Breakfasted onÂ Tealham Moor, less of a moor in the traditional sense and more of an extensive area of wet grazing meadows with a good number of ditches throughout, but not a common sight today.
It’s an SSSI and managed for both farming and the wildlife. I was hoping to see the Yellow Wagtail, a bird I think is as Â good as it gets in this country. Speaking with a couple of local birders the previous day I had been told that the numbers were declining and it was not easy to get regular sightings now. This was confirmed when on the moor I stopped to have a word with a local farmer. He had seen them about three weeks ago but not since, there had also been recent reports of Â Wood Sandpiper and hopes that they may attempt to breed. As with the wagtails they hadn’t been seen for a while.
It was a good morning and as I brewed up a Roe Deer eyed me watchfully from a distance and then a Great-spotted Woodpecker came into the small number of trees near the van. I had initially thought I would walk the area, but it seemed a better idea to use the van as a hide and to slowly drive around the perimeters in the hope of catching a glimpse of the wagtail. It reminded me a little of the Hebrides, with the nesting Redshanks using the fence posts on the side of the road.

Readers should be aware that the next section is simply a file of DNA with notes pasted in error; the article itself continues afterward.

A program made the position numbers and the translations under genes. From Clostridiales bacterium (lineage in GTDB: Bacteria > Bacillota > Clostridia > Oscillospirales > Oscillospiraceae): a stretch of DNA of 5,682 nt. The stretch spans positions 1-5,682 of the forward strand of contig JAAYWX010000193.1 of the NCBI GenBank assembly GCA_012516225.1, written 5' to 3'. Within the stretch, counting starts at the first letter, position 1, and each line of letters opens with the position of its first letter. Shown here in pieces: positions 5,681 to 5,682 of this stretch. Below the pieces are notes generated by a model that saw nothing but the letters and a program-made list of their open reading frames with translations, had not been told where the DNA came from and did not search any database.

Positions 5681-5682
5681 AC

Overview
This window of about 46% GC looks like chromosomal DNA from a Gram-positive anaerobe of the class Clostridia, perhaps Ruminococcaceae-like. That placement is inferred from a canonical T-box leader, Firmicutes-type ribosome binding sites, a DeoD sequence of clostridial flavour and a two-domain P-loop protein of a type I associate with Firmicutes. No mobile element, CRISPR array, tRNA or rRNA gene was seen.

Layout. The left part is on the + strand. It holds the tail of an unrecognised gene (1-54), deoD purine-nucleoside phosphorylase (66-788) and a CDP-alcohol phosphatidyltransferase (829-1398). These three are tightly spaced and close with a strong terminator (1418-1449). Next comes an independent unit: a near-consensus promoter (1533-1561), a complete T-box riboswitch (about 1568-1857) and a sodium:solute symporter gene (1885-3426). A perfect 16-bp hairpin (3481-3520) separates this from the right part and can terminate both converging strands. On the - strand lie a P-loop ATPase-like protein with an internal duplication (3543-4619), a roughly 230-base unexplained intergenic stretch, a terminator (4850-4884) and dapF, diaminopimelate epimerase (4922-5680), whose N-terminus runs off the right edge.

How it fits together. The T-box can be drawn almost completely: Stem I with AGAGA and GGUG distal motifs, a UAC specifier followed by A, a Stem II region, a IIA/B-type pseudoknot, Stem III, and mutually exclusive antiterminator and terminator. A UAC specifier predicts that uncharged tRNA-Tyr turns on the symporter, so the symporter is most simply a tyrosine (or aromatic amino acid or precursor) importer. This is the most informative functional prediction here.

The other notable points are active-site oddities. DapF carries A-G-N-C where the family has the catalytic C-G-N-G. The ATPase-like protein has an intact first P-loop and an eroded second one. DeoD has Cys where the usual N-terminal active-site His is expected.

The lanes are narrow but it was a week day and apart from a few locals pretty quiet. On the second trawl round the circuit I pulled in by a gate to let a car past and noticed a Skylark on a clump of dry manure. I was photographing it when out of the corner of my eye I was aware of a bright yellow flash that landed and lifted again very quickly. Initially thinking Yellowhammer, I realised it was in all probability the Yellow Wagtail. Well, at least they were around, but maybe that was it! I waited for about 15 minutes before checking out the rest of the moor again. Nothing, so I decided to wait at the same spot in the hope it may be a favourite feeding area, as it had come down once. In the next three hours it visited twice and on both occasions for about a minute. On the second visit it popped up beautifully and on the prime spot. It’s almost tropical in it’s brilliance and mirrored beautifully the colours of the moor. In the afternoon I went back to Shapwick in the hope of a good Bittern flypast.